“Most libraries now offer Libby by Overdrive, which allows you to check e-books and audiobooks from your computer or smartphone,” Audain says.
At nearly $15 per month, canceling an Audible subscription and using your local library can result in big savings.
Potential savings: $179 per year.
Cut Back on Takeout
The average U.S. household spends $3,459 per year on food away from home, according to the 2018 Consumer Expenditures report from the Bureau of Labor Statistics. By cooking at home and preparing lunches for your family to bring to work or school just 25% of the time, you could save around $288.25. Since many people lean toward takeout when time is limited, cook meals in bulk so you always have leftovers that are easy and quick to reheat.
Meanwhile, Catherine Alford, family finance expert at http://www.CatherineAlford.com, a site dedicated to helping working women make better financial choices for their families, says researching deals at restaurants in your area can reduce the cost of dinner out.
“My local seafood place lets kids eat free on Tuesdays, and our local Mexican restaurant lets kids eat free on Sundays. By knowing the deals available to you throughout the week and the different perks your restaurants offer, you can save as much as 25% per year on restaurant costs,” she says.
Potential savings: $288 per year.
Reduce Food Waste
Food waste isn’t just bad for our environment – it’s bad for our wallets and costs the average American household roughly $1,866 per year, according to a new study from Pennsylvania State University. Cutting down on food waste won’t happen overnight, but a few simple tricks can help you start saving.
Lamar Brabham, CEO and founder of Noel Taylor Agency, a financial services firm in North Myrtle Beach, South Carolina, suggests keeping a running food inventory list in your kitchen that you can quickly reference before heading to the store so you don’t double up on ingredients that could go to waste.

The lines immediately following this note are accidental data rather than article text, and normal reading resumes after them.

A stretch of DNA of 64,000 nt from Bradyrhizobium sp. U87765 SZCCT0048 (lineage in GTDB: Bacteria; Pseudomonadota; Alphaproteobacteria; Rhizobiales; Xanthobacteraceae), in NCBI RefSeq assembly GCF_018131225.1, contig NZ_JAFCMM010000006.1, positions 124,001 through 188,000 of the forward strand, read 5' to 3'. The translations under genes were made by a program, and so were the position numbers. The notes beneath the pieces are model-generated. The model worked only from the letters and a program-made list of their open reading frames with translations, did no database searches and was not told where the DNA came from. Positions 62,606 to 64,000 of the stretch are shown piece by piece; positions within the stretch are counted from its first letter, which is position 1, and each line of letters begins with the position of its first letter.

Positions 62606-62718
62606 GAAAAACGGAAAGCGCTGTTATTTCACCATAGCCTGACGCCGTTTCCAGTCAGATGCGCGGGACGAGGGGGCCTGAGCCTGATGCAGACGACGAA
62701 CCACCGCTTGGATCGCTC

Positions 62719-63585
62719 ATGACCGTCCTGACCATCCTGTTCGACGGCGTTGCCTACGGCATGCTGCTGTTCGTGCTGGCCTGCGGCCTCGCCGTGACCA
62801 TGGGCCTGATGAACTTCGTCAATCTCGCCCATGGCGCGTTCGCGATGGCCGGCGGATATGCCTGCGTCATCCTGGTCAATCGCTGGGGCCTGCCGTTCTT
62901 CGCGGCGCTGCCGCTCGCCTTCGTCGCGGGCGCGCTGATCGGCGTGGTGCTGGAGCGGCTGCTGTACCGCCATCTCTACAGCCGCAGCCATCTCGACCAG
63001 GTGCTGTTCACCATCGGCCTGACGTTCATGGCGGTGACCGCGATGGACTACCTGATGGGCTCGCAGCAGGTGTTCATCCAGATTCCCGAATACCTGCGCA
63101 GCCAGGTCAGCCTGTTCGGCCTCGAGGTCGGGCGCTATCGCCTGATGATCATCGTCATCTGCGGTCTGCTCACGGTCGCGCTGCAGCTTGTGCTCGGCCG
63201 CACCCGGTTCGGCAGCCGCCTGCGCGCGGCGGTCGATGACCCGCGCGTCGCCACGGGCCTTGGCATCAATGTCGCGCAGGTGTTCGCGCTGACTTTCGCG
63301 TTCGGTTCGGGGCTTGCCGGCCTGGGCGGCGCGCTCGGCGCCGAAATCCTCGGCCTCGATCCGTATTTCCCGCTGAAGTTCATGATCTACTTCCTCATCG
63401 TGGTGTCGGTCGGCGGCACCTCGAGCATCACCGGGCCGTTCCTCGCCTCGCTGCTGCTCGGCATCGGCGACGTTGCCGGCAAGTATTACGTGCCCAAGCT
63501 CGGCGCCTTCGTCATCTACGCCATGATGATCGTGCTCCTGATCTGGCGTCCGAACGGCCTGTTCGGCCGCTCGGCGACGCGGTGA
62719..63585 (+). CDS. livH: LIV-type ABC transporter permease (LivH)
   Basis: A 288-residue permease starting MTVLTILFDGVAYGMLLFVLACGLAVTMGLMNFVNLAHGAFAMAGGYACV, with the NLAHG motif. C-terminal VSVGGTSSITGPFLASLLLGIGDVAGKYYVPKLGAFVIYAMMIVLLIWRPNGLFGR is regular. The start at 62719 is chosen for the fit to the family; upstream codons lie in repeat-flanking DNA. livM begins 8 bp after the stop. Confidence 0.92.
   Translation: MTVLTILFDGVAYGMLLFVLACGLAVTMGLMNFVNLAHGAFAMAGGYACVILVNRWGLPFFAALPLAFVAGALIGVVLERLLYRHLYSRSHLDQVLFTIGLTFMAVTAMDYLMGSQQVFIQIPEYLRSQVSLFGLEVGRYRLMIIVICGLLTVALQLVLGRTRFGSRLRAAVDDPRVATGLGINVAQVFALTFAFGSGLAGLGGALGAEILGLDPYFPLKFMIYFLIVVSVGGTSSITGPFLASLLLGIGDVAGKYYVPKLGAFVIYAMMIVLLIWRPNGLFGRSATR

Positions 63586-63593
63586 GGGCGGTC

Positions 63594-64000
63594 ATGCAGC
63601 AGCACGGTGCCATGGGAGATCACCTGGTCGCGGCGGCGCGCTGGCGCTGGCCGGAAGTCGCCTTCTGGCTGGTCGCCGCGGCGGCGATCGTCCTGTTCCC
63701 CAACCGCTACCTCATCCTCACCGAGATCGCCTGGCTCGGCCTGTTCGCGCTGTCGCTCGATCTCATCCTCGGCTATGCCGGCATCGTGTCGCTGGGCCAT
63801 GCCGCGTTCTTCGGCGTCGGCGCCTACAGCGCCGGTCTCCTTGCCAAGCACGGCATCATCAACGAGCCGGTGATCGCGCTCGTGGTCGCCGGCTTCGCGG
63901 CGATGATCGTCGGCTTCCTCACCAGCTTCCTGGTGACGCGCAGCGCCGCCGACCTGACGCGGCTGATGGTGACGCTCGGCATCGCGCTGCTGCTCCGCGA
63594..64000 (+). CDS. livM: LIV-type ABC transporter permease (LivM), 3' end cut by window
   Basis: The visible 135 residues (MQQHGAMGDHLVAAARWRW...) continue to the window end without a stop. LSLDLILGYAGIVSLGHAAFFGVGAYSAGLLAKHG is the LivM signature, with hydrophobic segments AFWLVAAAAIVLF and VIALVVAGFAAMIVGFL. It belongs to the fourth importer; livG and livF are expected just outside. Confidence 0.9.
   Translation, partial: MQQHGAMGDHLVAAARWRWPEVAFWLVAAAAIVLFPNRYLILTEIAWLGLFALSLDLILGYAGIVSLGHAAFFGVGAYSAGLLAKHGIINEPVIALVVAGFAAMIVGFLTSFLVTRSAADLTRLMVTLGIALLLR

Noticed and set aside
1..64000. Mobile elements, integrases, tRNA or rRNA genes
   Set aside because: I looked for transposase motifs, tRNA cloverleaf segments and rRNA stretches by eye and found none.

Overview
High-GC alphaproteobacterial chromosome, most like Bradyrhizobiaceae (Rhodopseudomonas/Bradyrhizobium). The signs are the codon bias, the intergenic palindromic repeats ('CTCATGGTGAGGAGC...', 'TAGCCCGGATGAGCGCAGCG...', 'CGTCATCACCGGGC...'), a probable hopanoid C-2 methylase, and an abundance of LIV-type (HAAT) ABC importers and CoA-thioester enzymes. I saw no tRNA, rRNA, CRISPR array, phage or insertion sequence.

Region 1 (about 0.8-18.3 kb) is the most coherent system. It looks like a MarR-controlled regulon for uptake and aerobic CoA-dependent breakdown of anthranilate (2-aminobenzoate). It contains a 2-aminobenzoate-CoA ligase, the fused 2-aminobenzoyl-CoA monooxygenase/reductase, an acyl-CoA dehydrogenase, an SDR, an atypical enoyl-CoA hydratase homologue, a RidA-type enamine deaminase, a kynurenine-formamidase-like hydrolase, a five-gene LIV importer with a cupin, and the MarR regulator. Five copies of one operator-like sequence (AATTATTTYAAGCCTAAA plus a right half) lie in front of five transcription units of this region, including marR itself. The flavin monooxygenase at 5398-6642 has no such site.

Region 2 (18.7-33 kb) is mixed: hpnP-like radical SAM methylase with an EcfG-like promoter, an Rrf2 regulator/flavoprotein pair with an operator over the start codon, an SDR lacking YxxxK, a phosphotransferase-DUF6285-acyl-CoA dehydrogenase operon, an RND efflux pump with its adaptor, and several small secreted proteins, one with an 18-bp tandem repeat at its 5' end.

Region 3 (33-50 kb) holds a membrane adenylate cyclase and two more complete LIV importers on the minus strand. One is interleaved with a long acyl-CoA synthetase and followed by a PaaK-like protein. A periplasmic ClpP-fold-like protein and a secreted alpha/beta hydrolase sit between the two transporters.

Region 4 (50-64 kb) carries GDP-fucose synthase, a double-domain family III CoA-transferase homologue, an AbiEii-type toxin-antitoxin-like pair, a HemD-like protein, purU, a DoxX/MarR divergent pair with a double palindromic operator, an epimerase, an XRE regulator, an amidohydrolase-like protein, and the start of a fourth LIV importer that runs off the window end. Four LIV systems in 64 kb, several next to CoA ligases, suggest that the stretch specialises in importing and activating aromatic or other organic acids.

Meanwhile, planning a few weekly meals in advance that use similar ingredients can also keep food waste to a minimum.
Potential savings: $1,866 per year.
Cut Commuting Costs by Carpooling
Consumers often overlook the financial impact of commuting by car to work five days a week, but the expense can be startling when you tally it up. According to the 2015 Citi ThankYou Premier Commuter Index, the average cost of an American commute is $10 per day, which can add up to $2,600 over a year of weekday traveling.
Saving money is possible by carpooling with just one person, which essentially splits your costs in half, says Steve Pilloff, assistant professor of finance at George Mason University’s School of Business.
Finding someone to carpool with may seem tricky, but start by asking co-workers or look for neighbors who travel to a similar area for work. Otherwise, plan a carpool through the popular traffic map app, Waze, which helps connect workers looking to share rides.
Potential savings: $1,300 per year.
Switch to a Free Banking Account
When you’re trying to save money, bank fees can eat away at your efforts. In fact, average checking account charges hover over $9.30, according to ValuePenguin. However, Simon Zhen, a research analyst for financial services comparison site MyBankTracker.com, says there are plenty of free options.
“By switching to a free checking account, such as those often offered by online banks, a consumer can avoid paying any monthly fee,” he says.
Potential savings: $112 per year.
Organize a Parent Babysitting Co-op
Ask any parent and they’ll tell you that babysitting costs add up. Beyond day care while you’re at work, you may need a sitter for a weeknight or weekend. With the average babysitting rate at $16.25 per hour, according to the 2019 Care.com Cost of Care Survey, going out sans kids for four hours once per month will set you back an extra $780 a year in child care.
However, Violette de Ayala, founder and CEO of FemCity, a networking group for professional women, says you can easily save by setting up a babysitting co-op with other parents in your neighborhood or through your children’s school. “It creates an instant play date for the little tikes and saves parents the hourly rate for a sitter,” she says.
Potential savings: $780 per year.
Go to the Movies Midweek
The average movie ticket costs was $9.16 in 2019, according to the National Association of Theatre Owners. For a family of four, catching a new flick on the big screen will cost over $36.64 just on movie tickets, and much more if you add popcorn, candy and soda. If you go to the movies once a month, plan your movie night during the week to save.
Many theaters offer discounts on movie tickets during the week to loyalty members. For example, Regal Cinemas offers Regal Crown Club Value Days at select theater locations where Regal Crown Club members can enjoy movie ticket prices at around 50% off, plus discounts on concessions.
Meanwhile, keeping the kids entertained during the summer doesn’t have to be expensive either, thanks to programs such as Cinemark’s Summer Movie Clubhouse, offering $1 kid-friendly flicks, from May 27 to Sept. 8, 2020.
Potential savings: $220 a year.